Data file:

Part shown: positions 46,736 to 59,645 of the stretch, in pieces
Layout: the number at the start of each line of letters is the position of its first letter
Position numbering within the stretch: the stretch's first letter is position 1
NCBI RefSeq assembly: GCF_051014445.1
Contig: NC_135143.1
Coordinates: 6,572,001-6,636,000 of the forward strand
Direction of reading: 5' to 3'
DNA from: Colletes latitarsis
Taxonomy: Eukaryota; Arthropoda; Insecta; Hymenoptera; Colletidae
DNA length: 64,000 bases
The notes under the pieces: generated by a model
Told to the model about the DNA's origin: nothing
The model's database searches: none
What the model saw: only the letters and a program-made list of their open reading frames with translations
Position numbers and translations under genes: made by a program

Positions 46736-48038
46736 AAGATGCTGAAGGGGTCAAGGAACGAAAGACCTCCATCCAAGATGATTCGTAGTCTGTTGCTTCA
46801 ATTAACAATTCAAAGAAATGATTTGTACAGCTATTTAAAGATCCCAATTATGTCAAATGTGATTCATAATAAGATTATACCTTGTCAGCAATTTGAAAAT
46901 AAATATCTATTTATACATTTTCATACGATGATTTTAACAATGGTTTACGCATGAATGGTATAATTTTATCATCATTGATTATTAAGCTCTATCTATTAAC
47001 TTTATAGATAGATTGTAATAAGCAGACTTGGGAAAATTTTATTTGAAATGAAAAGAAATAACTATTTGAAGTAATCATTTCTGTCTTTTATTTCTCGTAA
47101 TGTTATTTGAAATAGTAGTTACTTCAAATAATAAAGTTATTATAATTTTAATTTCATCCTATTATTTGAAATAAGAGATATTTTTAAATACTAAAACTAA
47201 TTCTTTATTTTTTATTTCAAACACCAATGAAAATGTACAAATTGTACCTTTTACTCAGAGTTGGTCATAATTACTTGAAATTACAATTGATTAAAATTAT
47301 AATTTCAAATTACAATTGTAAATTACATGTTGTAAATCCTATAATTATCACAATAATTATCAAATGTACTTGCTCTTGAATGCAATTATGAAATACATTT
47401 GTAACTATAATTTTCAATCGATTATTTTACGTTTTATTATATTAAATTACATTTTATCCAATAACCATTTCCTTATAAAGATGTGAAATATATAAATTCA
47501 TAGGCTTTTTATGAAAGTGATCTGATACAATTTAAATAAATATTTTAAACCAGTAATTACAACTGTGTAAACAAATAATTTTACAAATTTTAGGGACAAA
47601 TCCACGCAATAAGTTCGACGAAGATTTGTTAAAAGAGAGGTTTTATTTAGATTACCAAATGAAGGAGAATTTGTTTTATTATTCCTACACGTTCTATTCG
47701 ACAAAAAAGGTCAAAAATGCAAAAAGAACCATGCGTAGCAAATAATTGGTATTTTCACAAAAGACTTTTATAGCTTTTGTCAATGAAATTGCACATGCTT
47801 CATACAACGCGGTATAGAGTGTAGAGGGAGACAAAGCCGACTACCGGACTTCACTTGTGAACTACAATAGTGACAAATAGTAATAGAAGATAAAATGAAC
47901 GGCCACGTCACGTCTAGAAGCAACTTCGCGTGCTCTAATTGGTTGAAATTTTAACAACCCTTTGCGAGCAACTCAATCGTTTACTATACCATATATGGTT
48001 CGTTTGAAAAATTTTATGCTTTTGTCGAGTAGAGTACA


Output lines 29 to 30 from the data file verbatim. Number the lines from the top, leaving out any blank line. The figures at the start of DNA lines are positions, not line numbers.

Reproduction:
47901 GGCCACGTCACGTCTAGAAGCAACTTCGCGTGCTCTAATTGGTTGAAATTTTAACAACCCTTTGCGAGCAACTCAATCGTTTACTATACCATATATGGTT
48001 CGTTTGAAAAATTTTATGCTTTTGTCGAGTAGAGTACA